Icky Thump, the final studio album by the White Stripes, gives us a glimpse of the band’s trajectory if they hadn’t broken up four years later. It’s the band’s most complex album, with the most advanced songwriting and the biggest moments. While it is clearly in the same vein as the early bashed-out blues songs as their debut, here it all feels much more thought-out and intentional. Icky Thump was the result of several albums of growth and maturity, including three straight barn-burning albums that pushed the two-piece band to places people never thought possible. That also goes for the band themselves, who were now rock giants in a landscape where such things were becoming rare. In that context, Icky Thump feels like a logical progression, and it’s fascinating to hear it forge new territory all while feeling like a definite product of The White Stripes.
The most distinct thing about Icky Thump is something that it’s taken me years to notice: the songs are all longer. This might not seem like a big deal, but bear in mind that The White Stripes built their legend on the shoulders of bashed-out garage punk and blues standards, a rough unstudied kind of music that was often over in a minute or two. But here the songs are all given a lot more room to form in traditional ways, and sometimes in unexpected ones. One only has to look at the titular opening track, which doubled as the lead single. Its stomping beat and squealing keyboards could only be the work of one band, but listen how it hangs around for over four minutes. There’s a lot more room for contrast and lead breaks. In other words, a somewhat more traditional rock structure. “Icky Thump” would go on to be The White Stripe’s only Top 40 song, the kind that only they could write.
Since the album allows its songs to breathe, it results in a lot of tracks that would never have worked on a quick-and-dirty album like, say, White Blood Cells. Let’s take a look at “300 MPH Torrential Outpour Blues.” This song begins with a groovy guitar line that seems almost sleepy by the band’s standards. That guitar line anchors the whole song, but it travels between oddly confessional lyrics, squealing solos, thunderous riffs, and back to the quiet shuffle of its hook. It all takes over five minutes to unspool, and it ends up being one of the best songs on the album. Elsewhere, on tracks like “I’m Slowly Turning Into You” and “A Martyr For My Love For You” they indulge in songs with extended codas. “I’m Slowly Turning Into You” ends with the White Stripes equivalent of “Hey Jude’s” “na-na-na” denouement, which is remarkable for a band that never had much use for outros before.
Some of the wild experimentation from Get Behind Me Satan is still evident here. The weirdest moment has to go to the frantic Celtic beat of “Prickly Thorn, But Sweetly Worn,” another slow burn that uses the next track to induce a bagpipe-fueled freakout. The whole thing sounds like “Battle of Evermore” played at too many RPM, and I don’t mean that as a bad thing. There’s also the cover of Patti Page’s 1950s song “Conquest.” It opens with what could only be called an assault of Latin brass and Jack’s guttural howl. Even when the band doesn’t indulge in such weird instrumentation, they still find time for weird side paths like “Rag and Bone,” itself almost a skit with Jack and Meg as junk collectors who take everyone else’s garbage, no doubt an intentional metaphor.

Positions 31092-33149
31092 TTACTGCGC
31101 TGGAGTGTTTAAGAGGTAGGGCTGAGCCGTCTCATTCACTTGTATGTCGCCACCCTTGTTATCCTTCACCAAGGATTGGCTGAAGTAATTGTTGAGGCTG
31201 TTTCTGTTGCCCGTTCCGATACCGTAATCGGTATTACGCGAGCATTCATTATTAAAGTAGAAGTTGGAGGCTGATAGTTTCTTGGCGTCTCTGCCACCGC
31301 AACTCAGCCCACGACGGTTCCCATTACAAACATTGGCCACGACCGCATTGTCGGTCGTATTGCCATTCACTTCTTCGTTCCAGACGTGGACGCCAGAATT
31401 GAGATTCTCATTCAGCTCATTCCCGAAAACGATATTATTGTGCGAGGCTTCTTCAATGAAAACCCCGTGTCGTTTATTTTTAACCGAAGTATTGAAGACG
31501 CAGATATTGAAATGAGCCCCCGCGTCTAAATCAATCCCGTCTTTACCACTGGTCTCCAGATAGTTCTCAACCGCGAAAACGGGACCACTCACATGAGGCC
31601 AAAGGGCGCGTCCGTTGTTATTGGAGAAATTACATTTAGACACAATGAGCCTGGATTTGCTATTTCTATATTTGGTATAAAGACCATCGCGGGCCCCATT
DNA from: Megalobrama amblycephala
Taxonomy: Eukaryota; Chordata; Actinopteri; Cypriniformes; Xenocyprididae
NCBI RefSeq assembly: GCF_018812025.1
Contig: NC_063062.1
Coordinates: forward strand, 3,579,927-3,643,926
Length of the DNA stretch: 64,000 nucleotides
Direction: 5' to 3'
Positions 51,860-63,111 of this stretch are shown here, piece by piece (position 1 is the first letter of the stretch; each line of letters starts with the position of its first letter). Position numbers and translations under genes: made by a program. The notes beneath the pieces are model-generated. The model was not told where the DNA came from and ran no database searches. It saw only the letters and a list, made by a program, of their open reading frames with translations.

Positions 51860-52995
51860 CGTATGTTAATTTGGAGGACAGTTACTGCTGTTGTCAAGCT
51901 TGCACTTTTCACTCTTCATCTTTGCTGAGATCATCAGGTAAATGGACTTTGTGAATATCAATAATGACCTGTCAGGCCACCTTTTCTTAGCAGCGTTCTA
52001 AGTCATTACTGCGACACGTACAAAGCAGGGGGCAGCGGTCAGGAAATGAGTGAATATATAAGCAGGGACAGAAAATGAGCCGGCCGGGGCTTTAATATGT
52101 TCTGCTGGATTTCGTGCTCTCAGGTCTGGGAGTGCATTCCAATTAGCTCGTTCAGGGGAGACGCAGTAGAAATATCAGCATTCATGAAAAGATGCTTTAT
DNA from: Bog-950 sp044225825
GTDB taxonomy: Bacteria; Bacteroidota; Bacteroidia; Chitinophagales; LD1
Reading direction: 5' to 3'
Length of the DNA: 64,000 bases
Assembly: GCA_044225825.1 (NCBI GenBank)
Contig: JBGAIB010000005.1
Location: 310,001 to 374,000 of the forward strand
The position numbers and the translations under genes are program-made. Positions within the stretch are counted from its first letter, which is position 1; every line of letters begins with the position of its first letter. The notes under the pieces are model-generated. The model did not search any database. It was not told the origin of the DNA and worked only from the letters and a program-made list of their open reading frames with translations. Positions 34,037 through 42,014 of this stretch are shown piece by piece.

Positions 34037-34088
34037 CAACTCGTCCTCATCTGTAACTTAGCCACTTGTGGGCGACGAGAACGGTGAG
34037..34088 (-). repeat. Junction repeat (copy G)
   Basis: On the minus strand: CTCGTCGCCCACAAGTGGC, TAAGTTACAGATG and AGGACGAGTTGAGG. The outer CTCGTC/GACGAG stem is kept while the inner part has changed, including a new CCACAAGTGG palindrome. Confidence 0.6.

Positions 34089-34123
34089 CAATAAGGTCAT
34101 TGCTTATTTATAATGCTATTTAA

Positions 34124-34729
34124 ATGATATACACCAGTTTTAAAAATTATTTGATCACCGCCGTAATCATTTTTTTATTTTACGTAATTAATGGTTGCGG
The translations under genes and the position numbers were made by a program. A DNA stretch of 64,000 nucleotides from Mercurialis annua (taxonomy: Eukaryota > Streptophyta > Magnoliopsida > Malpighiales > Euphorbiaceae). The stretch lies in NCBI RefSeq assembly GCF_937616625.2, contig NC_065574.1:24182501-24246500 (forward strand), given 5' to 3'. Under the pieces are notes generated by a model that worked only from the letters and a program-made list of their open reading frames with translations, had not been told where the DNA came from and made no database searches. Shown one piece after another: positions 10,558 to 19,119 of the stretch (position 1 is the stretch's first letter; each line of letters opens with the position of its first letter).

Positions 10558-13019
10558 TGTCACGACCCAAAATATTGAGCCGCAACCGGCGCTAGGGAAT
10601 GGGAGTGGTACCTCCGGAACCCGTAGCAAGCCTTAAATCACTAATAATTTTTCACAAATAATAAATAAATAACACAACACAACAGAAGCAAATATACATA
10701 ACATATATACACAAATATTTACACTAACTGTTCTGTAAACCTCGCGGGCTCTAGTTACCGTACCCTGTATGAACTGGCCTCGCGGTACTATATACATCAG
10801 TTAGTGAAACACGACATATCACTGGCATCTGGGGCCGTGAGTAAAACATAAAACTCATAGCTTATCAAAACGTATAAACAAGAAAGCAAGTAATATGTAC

Through all of this Icky Thump still manages to be one of The White Stripes most muscular albums. “Bone Broke” and “Little Cream Soda” are absolutely punishing songs, hearkening back to the band’s debut. They feel more thought out and constructed than anything on that release, but they rock harder than anything the band had done on Get Behind Me Satan. Although Icky Thump finds a lot of nuance in its songwriting it never sacrifices brawn. Drama is found in contrast, and there’s plenty of that to go around here. Even Meg’s drumming is given more to do, meaning she deviates considerably from the standard bashing she favored on earlier albums.
The cynical response to all of this is to view Icky Thump as a mainstream play, and songs like “You Don’t Know What Love Is (You Just Do As Your Told)” make that hard to deny. It’s an album by rock stars, not by little indie darlings. But that doesn’t mean that it’s a sellout. This is still a distinctly White Stripes album, filled with all the weird flourishes and rough edges for which the band had become famous. In hindsight it’s easy to view the album with a little bit of sadness, since we now know it would be the band’s last real statement. But that sadness comes because Icky Thump is such a bracing album, a way forward for the little duo that could to transition to a future of rock mega-stardom. We’ll just have to satisfy ourselves with a remarkable streak of rock albums in the twilight of rock’s heyday.
Alone In My Home (In which Nate shares his personal connection with Jack White’s albums):
There’s something exciting about becoming a fan of an artist, and then getting to experience a new album release as a fan. Icky Thump served that role for me, giving it a special place in my heart. Still, its relatively more mainstream structure means that it sometimes gets underrated by a lot of people, myself included. Back in the days when I used iTunes to manage my music, I was surprised to one day discover that Icky Thump was at that point my most-played album. Even today, as I listened to the album in preparation for this essay, I found myself surprised at its power and scope. I still like Elephant better, but Icky Thump is another formational album for me.
Steady As She Goes (In which Nate ranks all of Jack White’s albums as he reviews them):
2. Icky Thump
3. Get Behind Me Satan
4. White Blood Cells
5. De Stijl
6. Broken Boy Soldiers
7. The White Stripes